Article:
Yesterday, Lieutenant General Jay Silveria, addressed the Cadet Wing at the United States Air Force Academy Preparatory school. The purpose of the address was to discuss racial slurs written on the doors of African-American cadets. A potentially uncomfortable topic for some leaders to address head-on.

What the Lieutenant General did to handle the situation is inspiring, and a masters level discourse on leadership.


The Lieutenant General began his speech by addressing the issue head-on. He was clear that the incident happened on his watch, and that the cadets should expect to hear news like this from him. He said "some people down at the prep school, wrote some racial slurs on some message boards. If you hadn't heard that, I wanted you to hear it from me."

He was also very clear that it wouldn't be tolerated "That kind of behavior has no place at the Prep School, has no place at USAFA and has no place in the United States Air Force."

Not only did he embrace his own accountability. He also addressed the moral accountability of all the cadets. Continuing, "some of you may think that that happened down in the prep school, and doesn't apply to us. I would be naive, and we would all be naive to think that everything is perfect here. We would be naive to think that we shouldn't discuss this topic."

He pointed to the current cultural climate in our country head-on. Stating "we would also be tone-deaf not to think about the backdrop of what's going on in our country. Things like Charlottesville, and Ferguson, the protests in the NFL."

Urgency and Necessity

Accentuating the urgency of this situation by pointing out the leadership in the room with the cadets. He led by showing them that the leadership of the institution was there, in the room.

The Lieutenant left no room for interpretation of his words. He was urgent, forceful and clear. He provided the cadets with rails to latch onto and guide them forward as an institution.


The Lieutenant offered a call to action. Instead of succumbing to racism and bigotry, for the cadets and staff to strive for something better. Greater than themselves. Stating that "no one can write on a board, and question our values, no one can take that away from us."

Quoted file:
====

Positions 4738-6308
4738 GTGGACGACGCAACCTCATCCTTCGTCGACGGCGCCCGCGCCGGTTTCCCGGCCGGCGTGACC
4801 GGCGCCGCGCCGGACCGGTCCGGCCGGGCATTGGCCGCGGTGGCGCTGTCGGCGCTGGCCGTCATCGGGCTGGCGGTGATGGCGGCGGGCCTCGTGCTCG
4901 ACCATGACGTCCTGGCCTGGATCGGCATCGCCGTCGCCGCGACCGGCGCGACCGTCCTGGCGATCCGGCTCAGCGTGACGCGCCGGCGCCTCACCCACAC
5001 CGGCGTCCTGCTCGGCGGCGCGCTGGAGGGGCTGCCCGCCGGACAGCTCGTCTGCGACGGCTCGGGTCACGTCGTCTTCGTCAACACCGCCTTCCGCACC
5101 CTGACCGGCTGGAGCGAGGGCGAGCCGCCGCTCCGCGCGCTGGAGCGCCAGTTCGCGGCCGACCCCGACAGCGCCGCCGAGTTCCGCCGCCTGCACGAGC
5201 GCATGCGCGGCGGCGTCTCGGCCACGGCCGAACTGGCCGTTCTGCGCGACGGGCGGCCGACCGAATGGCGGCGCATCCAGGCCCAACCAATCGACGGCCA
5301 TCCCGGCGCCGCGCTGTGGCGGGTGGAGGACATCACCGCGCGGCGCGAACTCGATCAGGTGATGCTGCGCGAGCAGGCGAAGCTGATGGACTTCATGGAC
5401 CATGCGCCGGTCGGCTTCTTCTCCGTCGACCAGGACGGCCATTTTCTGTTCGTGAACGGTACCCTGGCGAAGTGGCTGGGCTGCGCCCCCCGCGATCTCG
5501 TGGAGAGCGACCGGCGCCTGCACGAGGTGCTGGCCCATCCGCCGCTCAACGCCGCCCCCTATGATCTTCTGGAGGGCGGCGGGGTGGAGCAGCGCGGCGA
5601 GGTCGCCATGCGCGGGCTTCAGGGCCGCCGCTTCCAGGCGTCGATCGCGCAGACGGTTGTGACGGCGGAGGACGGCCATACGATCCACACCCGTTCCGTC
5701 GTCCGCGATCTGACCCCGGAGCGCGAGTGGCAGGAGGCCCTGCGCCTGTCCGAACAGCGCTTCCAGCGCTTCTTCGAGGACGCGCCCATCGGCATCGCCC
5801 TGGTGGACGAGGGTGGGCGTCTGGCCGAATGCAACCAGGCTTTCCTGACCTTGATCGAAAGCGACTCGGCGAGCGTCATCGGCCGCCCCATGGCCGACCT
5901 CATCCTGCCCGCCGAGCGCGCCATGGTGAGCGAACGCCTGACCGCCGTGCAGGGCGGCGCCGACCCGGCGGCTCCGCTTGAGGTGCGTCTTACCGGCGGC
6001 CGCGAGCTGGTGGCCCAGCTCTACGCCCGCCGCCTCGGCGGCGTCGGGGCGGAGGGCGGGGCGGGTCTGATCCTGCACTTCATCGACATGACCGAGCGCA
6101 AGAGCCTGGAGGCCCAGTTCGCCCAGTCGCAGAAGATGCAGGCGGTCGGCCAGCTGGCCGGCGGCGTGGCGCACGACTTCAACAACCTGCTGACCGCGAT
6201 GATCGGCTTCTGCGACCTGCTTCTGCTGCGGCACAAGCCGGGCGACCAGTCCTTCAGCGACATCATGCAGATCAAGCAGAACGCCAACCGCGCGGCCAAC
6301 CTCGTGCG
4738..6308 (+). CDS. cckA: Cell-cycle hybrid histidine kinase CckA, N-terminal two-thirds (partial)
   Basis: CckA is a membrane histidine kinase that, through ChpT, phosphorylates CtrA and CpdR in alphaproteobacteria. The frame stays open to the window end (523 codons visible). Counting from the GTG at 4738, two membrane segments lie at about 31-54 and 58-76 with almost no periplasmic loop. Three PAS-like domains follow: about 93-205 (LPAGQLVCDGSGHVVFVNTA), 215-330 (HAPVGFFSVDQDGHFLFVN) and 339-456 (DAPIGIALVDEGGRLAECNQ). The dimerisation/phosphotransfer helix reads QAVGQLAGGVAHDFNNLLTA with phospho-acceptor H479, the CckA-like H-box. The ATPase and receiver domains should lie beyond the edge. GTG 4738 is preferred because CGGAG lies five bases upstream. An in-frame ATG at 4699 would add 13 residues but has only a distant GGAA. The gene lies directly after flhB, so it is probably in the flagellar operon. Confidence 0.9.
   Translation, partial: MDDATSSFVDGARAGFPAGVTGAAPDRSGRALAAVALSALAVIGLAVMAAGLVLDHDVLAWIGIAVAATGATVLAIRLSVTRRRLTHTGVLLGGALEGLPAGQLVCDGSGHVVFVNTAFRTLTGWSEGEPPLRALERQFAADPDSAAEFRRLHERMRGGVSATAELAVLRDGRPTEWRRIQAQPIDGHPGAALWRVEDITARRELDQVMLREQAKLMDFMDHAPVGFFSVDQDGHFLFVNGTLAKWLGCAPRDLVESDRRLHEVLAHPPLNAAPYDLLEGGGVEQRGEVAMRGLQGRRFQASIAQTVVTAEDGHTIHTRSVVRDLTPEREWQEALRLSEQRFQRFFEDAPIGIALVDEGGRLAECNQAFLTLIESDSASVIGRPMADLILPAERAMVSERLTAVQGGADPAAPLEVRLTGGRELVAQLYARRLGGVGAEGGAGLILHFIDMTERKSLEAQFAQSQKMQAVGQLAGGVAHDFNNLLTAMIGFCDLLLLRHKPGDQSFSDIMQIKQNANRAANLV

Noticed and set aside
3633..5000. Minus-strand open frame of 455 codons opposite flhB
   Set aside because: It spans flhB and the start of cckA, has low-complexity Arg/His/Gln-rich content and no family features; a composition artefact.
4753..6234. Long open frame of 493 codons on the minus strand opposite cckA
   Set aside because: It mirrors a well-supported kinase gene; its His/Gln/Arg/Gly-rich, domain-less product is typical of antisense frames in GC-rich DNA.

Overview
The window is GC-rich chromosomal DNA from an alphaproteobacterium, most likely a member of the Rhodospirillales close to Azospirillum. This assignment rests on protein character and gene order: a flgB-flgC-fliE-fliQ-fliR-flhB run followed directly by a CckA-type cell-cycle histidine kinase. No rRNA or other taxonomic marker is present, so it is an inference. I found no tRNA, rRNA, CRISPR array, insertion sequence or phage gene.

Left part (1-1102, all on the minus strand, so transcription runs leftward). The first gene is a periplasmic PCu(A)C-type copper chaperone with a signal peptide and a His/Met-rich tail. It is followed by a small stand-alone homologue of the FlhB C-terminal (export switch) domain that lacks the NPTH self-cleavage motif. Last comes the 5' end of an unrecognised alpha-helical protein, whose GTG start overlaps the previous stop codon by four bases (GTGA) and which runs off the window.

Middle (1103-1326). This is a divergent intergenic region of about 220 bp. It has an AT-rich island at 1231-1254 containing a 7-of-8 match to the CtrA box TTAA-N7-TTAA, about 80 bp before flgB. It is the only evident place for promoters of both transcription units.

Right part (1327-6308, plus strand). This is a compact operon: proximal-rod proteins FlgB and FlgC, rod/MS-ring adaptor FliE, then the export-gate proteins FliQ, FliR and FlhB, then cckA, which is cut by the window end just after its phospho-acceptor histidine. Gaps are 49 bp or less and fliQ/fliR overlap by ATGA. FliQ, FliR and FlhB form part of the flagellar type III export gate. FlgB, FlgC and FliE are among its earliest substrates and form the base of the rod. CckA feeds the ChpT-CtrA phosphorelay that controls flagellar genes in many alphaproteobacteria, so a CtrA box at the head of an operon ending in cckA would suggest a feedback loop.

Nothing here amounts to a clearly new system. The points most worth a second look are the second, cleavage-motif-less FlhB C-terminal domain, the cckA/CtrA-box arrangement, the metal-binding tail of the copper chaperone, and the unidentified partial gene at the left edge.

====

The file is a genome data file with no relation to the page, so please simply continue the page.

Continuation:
Stating that it's their diversity that makes them more powerful. "It's the power of the diversity, the power of the four thousand of you, and all of the people that are on the staff tower, and lining the glass. The power of us as a diverse group." Stating that this power is "a much better idea than small thinking."


The Lieutenant was cognizant that his words may potentially be misinterpreted. So he went out of his way to reiterate his core message.

"If you can't treat someone with dignity and respect, then you need to get out. If you demean someone in any way, then you need to get out. If you can't treat can't treat someone from another gender whether that's a man or a woman with respect then you need to get out. And if you can't treat someone from another race with dignity and respect then you need to get out."

At the conclusion of his speech, and to add further clarity of his message he requested that cadets, staff, and faculty pull out their phones to record him.

"Grab your phones, I want you to videotape this so that you can have it, so that you can use it. So that we all have the moral courage together. All of us on the staff tower lining the glass, all of us in this room. This is our institution. And if you need it, and you need my words, then you keep these words. And you use them, and you remember them, and you share them, and you talk about them. If you can't treat someone with dignity and respect, then get out."

Watch the full speech here.